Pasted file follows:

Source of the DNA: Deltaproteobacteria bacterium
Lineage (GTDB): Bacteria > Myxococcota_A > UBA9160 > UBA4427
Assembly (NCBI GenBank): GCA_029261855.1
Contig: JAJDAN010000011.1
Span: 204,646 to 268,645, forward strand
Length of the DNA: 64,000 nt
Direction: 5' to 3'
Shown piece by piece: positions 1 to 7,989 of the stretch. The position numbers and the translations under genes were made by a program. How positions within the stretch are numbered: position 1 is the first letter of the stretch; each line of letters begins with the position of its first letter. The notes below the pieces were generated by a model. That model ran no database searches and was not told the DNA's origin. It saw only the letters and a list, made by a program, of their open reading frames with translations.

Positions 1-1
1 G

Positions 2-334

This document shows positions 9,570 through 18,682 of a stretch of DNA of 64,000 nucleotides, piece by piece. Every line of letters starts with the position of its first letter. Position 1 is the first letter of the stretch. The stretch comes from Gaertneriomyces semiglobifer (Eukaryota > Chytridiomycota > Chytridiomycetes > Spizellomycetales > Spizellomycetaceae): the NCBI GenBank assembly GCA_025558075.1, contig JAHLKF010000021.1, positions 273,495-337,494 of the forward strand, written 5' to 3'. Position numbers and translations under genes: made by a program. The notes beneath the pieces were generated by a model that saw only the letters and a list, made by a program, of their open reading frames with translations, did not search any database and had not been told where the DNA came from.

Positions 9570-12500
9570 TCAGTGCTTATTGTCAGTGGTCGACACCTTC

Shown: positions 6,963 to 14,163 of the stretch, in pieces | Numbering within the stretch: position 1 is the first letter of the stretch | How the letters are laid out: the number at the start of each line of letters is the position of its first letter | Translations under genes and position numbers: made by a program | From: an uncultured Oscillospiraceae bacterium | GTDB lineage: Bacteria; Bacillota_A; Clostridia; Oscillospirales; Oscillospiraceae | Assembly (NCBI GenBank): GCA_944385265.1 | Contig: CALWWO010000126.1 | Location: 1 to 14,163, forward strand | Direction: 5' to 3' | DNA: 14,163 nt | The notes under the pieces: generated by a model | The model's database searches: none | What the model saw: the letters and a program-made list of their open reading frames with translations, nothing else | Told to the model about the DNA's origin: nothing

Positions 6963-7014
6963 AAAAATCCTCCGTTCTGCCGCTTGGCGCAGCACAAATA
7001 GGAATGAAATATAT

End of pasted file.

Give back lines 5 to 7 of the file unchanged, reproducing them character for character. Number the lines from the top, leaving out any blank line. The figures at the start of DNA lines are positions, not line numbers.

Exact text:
Span: 204,646 to 268,645, forward strand
Length of the DNA: 64,000 nt
Direction: 5' to 3'